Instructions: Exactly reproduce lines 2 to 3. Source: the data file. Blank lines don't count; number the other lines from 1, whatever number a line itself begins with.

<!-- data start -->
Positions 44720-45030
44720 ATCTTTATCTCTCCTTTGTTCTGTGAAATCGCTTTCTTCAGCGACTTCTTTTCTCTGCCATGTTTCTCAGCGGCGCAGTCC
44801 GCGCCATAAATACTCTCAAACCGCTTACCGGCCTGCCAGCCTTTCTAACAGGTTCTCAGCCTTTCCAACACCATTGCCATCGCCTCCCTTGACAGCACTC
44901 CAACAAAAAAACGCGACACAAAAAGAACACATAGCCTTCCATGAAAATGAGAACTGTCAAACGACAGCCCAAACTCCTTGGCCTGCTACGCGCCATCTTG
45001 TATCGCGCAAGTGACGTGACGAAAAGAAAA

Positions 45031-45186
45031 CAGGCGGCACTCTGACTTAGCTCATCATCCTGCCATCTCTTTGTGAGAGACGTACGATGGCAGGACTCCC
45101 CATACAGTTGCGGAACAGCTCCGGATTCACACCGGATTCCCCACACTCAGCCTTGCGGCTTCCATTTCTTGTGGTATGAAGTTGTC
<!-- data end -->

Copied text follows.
44720 ATCTTTATCTCTCCTTTGTTCTGTGAAATCGCTTTCTTCAGCGACTTCTTTTCTCTGCCATGTTTCTCAGCGGCGCAGTCC
44801 GCGCCATAAATACTCTCAAACCGCTTACCGGCCTGCCAGCCTTTCTAACAGGTTCTCAGCCTTTCCAACACCATTGCCATCGCCTCCCTTGACAGCACTC